One Touch Of Grey > Wang Dang Doodle ; Peggy-O ; Queen Jane Approximately ; Broken Arrow ; Loose Lucy ; Easy Answers > Don't Ease Me In
Two China Cat Sunflower > I Know You Rider ; Estimated Prophet > Wave To The Wind > He's Gone > Drums (1) > Space (2) > The Other One (3) > Wharf Rat (3) > Turn On Your Lovelight (3)
Comments (1) with Airto Moreira on percussion. (2) with Airto Moreira on percussion, Flora Purim on vocals, and Ornette Coleman. (3) with Ornette Coleman.
Touch gets the show going in the sense that music finally comes from the stage, albeit with dropped lyrics, mumbled vocals and the band gradually getting in tune. Wang Dang Doodle is better, Jerry wakes up for the first solo, but it has an awkward Vince solo as well. The set continues uneventfully until Loose Lucy injects some energy that is quickly dissipated with Easy Answers. Dough Knees lets the band get the hell out of the short fifty minute set on an up note.
China/Rider is a nice, high energy version, finally the band finally shows up to play to start the second set. A good Estimated builds on this energy and leads into the final Wave to the Wind. This has a fantastic introduction, but even in the simplified arrangement, this song wasn't suited for the band in the 90's. An uninspired He's Gone follows with no jam to speak of. With Drums, and the addition of Airto Moreira and Flora Purim, the show begins to take off. Drums is more atmospheric than usual and sounds almost like a 50's/60's electronic composition, ending with synthesizer washes rather than a beam section. This leads to the meat of the Show.
Space! - Ornette!!
Ornette Coleman was apparantly inspired to record Virgin Beauty (with Garcia appearing on 3 numbers) because of a Dead show he attended with Cecil Taylor at MSG. His reaction to Deadheads was "They could have done anything up there and those people would have screamed,...I thought 'Well, we could be friends here.' Because if these people here could be into this, they could dig what we're doing." (Litweiler, Ornette Coleman A Harmolidic Life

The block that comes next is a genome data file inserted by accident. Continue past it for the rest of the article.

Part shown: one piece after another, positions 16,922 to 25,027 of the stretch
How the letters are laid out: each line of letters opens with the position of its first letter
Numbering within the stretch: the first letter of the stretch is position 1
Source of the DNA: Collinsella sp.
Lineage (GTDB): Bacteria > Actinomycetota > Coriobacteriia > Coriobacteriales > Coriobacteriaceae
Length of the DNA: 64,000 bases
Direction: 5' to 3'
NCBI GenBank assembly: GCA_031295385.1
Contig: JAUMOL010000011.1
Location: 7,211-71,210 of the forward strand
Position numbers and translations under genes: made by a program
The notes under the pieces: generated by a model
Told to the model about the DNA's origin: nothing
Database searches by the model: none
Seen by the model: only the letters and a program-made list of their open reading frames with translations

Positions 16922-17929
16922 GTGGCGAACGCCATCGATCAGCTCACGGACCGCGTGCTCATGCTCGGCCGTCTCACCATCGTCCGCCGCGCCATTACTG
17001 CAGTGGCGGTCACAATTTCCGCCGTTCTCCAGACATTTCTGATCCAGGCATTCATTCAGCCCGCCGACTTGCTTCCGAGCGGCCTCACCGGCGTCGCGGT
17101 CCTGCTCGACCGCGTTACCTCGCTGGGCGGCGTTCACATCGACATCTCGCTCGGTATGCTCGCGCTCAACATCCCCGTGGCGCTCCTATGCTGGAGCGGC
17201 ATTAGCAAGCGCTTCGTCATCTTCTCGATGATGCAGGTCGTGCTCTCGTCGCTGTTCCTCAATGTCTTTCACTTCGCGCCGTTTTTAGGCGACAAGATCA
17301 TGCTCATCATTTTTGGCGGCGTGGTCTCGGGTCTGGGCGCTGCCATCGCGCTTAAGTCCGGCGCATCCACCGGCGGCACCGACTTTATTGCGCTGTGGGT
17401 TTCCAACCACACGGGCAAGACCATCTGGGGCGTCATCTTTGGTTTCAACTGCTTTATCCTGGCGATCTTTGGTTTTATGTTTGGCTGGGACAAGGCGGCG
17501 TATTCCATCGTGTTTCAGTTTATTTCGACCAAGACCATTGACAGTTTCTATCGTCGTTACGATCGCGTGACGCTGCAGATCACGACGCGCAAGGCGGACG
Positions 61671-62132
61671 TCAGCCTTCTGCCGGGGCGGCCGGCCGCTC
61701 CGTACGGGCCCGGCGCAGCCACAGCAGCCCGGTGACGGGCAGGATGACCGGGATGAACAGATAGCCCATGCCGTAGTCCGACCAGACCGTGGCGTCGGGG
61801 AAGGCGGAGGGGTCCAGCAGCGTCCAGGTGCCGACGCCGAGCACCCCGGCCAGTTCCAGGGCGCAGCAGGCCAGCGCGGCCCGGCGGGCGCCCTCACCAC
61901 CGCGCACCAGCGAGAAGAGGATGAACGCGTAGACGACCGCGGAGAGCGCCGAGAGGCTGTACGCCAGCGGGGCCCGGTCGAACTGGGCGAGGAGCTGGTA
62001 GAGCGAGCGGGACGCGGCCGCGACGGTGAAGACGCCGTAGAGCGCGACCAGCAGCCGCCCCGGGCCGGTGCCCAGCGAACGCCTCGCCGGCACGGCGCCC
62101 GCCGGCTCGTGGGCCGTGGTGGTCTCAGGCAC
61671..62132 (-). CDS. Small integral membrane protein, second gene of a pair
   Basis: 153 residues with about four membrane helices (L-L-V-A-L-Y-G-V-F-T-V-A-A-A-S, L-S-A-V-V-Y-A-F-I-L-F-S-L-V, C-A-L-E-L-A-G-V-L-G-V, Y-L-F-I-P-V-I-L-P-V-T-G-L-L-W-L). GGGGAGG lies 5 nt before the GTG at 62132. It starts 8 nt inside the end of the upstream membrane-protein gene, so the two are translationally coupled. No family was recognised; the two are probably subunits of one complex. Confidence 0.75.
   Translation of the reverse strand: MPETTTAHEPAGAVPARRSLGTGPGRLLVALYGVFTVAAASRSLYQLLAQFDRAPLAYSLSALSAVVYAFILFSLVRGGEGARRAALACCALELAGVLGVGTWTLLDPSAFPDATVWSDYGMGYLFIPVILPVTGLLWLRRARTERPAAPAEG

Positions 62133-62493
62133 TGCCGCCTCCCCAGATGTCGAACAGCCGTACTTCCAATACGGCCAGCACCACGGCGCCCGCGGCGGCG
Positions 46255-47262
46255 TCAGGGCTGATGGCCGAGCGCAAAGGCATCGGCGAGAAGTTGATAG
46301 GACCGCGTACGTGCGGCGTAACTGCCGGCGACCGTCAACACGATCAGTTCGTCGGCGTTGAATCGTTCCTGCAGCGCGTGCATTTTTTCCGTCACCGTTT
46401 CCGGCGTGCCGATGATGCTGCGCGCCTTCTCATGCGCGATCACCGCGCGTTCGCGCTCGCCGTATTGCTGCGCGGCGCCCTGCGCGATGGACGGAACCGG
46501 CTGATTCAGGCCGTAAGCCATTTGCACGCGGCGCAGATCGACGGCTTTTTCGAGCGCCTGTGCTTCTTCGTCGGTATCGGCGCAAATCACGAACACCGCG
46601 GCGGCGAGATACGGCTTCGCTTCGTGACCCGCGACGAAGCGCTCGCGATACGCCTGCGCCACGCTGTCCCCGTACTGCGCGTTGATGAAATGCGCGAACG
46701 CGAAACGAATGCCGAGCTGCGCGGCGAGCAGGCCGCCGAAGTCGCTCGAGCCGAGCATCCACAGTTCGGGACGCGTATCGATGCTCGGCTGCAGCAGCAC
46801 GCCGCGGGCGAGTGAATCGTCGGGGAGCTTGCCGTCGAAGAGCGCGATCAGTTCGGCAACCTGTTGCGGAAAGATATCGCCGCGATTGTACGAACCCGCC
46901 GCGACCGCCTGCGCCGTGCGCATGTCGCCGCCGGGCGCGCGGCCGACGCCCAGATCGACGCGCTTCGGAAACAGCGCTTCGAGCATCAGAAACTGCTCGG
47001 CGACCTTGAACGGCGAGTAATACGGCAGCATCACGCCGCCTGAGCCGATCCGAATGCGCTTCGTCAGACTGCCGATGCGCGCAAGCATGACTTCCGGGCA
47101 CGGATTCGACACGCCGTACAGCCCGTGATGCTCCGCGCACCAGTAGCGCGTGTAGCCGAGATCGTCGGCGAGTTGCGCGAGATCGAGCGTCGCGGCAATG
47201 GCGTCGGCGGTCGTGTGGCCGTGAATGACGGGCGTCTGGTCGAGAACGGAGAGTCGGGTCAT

, p 194). Jerry Garcia said of Ornette: "When I hear his playing, I hear something that I always wish would be in mine-a kind of joy and beauty. And it always sounds right." (McNally, A Long Strange Trip
, p 568)
Interaction between Garcia and Ornette is evident from the beginning of Space, this is not at all a noodle fest, with Ornette picking his spots impeccably and the band leaving room. The Other One emerges seamlessly from space, and the energy that had been lacking throughout the night is evident. Healy nicely alters Bob's singing, and the only drawback is the quick end after the second verse. Wharf Rat is a strange choice with a guest, but it has a nice tempo, and Ornette has no trouble blending in, adding to the song unobtrusively, yet is still unmistakably himself. One of the finer late era Lovelights, much higher energy than normal, follows. Ornette plays some riffs that remind us of his Texas R&B roots, which is actually more incongruous and interesting. The Liberty encore is a return to earth, but is a pleasant end to the show.
The Ornette portion of the show easily outshines the rest, saving what was shaping up to be mundane and uneven. The only complaint would be that Ornette was too subtle for an arena rock show, this show is probably better on tape than it was at the time. It is also interesting that the three jazz saxophonist guests were distinctly different in the 90's. Branford Marsalis had a style that blended almost seamlessly with the band. David Murray would drive the band through sheer force. Ornette Coleman, here, pushes the band by picking and choosing the right spots (and presumably by his mere prescence).
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